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Making Tesla pt. 2

Discussions about the economic and financial ramifications of PEAK OIL

Re: Making Tesla pt. 2

Unread postby Outcast_Searcher » Sat 16 Sep 2017, 12:50:46

pstarr wrote:EV's have been on the road for decades and continue to lag. There are few if any charging stations in most states. Yet there now exists 3 million gas station filling hoses (at 150,000 gas stations). 100's of million gas/diesel fill-up each day. Each gas/diesel fillup takes a 5 or 10 minutes. A EV fillup takes 4-8 hours (at 240v) You do the math. The infrastructure adoption is completely untenable. Forgetaboutit lol

For the umpteenth time, your FUD is meaningless.

1). There are many millions of places where 204v and overnight charging is just fine.

2). Inductive charging is another option, where plugging in is a problem.

3). The 150,000 gas stations is a great point. As EV's proliferate over the coming decades and gasoline demand wanes, this will be a natural place to see high speed EV charging bays appear. Obviously regulation will need to ensure this is done safely. Perhaps we'll see stations with gas pumps on one side and charging bays on the other, during the transition. But the real estate, at convenient locations, geared to parking cars and powering up, is clearly already there.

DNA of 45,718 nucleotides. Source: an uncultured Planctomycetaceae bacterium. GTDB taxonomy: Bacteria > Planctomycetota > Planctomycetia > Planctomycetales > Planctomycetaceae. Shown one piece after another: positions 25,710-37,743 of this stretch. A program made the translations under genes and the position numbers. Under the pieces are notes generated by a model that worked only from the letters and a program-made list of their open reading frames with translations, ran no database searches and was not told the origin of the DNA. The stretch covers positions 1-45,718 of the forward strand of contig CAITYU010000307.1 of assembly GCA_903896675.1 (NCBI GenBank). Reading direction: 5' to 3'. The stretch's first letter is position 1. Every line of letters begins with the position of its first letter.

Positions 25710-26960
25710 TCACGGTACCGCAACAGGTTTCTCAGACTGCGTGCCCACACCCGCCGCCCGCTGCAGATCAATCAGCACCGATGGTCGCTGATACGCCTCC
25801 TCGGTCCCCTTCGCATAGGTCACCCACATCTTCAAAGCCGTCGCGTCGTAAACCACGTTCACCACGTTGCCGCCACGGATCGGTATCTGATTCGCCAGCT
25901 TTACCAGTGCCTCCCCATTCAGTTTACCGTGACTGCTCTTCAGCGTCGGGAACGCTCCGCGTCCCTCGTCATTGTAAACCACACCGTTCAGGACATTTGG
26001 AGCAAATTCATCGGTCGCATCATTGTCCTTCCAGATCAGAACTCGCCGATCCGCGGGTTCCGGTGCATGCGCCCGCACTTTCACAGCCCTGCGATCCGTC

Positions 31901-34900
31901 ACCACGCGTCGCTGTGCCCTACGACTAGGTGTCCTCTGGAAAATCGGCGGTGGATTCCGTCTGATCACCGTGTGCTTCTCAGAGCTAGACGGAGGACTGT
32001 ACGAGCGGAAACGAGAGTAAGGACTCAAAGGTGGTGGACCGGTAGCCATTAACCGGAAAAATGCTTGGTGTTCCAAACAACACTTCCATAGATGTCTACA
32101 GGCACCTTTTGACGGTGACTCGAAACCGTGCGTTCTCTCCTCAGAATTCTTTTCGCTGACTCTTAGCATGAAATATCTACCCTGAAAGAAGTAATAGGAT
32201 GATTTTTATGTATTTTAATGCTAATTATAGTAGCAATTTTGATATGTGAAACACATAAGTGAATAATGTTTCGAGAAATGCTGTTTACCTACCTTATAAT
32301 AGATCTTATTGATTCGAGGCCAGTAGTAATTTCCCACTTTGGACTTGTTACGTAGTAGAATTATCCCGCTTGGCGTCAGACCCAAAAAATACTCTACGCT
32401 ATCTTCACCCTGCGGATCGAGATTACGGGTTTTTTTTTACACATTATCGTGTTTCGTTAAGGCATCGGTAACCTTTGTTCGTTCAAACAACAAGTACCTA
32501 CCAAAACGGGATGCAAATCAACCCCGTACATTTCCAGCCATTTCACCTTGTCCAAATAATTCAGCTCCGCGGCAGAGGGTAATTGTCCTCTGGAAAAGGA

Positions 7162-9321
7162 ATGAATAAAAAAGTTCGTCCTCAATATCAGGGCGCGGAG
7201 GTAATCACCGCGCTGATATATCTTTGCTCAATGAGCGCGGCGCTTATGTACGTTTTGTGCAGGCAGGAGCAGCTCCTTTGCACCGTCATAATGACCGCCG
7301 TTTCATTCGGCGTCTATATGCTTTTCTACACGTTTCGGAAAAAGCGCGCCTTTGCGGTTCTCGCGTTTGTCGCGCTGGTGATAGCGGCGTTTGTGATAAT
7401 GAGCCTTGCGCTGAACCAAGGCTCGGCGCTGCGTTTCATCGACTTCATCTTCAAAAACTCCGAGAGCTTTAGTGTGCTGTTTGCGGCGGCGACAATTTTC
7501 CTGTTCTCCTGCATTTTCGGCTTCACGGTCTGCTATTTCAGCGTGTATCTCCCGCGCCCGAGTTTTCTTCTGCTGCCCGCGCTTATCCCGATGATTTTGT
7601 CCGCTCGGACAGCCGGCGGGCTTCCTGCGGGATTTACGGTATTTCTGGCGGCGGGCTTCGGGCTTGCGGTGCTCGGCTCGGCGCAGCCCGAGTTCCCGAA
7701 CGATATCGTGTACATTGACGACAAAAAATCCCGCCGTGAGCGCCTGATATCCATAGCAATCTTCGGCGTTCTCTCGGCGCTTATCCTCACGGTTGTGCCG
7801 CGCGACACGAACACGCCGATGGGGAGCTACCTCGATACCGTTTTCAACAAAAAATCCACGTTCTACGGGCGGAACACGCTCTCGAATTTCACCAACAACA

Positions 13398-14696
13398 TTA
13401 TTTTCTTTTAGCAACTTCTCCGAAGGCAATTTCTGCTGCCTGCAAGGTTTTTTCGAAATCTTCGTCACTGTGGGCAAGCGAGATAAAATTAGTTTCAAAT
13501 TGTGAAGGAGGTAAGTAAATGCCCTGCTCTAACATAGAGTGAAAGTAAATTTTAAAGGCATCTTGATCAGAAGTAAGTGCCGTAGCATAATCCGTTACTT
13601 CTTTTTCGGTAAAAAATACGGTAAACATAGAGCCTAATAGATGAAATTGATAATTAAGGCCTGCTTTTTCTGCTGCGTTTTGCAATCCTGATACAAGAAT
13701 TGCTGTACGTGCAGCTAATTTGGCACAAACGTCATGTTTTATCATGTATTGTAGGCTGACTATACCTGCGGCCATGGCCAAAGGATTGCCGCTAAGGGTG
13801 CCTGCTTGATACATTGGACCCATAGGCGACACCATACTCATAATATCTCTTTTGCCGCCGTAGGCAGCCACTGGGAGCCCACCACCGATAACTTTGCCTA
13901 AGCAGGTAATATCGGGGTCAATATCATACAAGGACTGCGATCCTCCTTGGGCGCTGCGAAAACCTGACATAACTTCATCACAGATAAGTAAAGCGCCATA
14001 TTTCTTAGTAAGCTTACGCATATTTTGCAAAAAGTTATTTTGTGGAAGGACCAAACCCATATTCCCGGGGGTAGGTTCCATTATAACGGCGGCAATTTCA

4). Just because high speed charing takes more like 30+ minutes, currently, doesn't make it untenable. People only need a lot of charge when they're traveling long distance.

5). As batteries and battery chemistry improves, faster charging times are almost certain. After all, there will be money in that if the demand is there.

...

But let's pretend NONE of that is true so you can hang onto your cherished beliefs -- no matter what is happening in the real world, and no matter what the obvious trends are.
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Re: Making Tesla pt. 2

Unread postby pstarr » Sat 16 Sep 2017, 13:23:52

Outcast_Searcher wrote:
pstarr wrote:EV's have been on the road for decades and continue to lag. There are few if any charging stations in most states. Yet there now exists 3 million gas station filling hoses (at 150,000 gas stations). 100's of million gas/diesel fill-up each day. Each gas/diesel fillup takes a 5 or 10 minutes. A EV fillup takes 4-8 hours (at 240v) You do the math. The infrastructure adoption is completely untenable. Forgetaboutit lol

For the umpteenth time, your FUD is meaningless.
Fear, uncertainty an doubt: I have none of those. I do not fear peak oil, overshoot and dieoff. I am quite certain that high-tech toys are no substitute for an abundant earth. Which we have squandered and over populated. Those are the facts. With certainty.

Outcast_Searcher wrote:1). There are many millions of places where 204v and overnight charging is just fine.
Not true.
    16,269 electric stations
    44,517 charging outlets
Alternative Fuels Data Center

Outcast_Searcher wrote:2). Inductive charging is another option, where plugging in is a problem.
cars are not iphones. There is no proof of concept, cost or safety analysis. If plug-in in is a problem, then inductive charging is ten times the problem.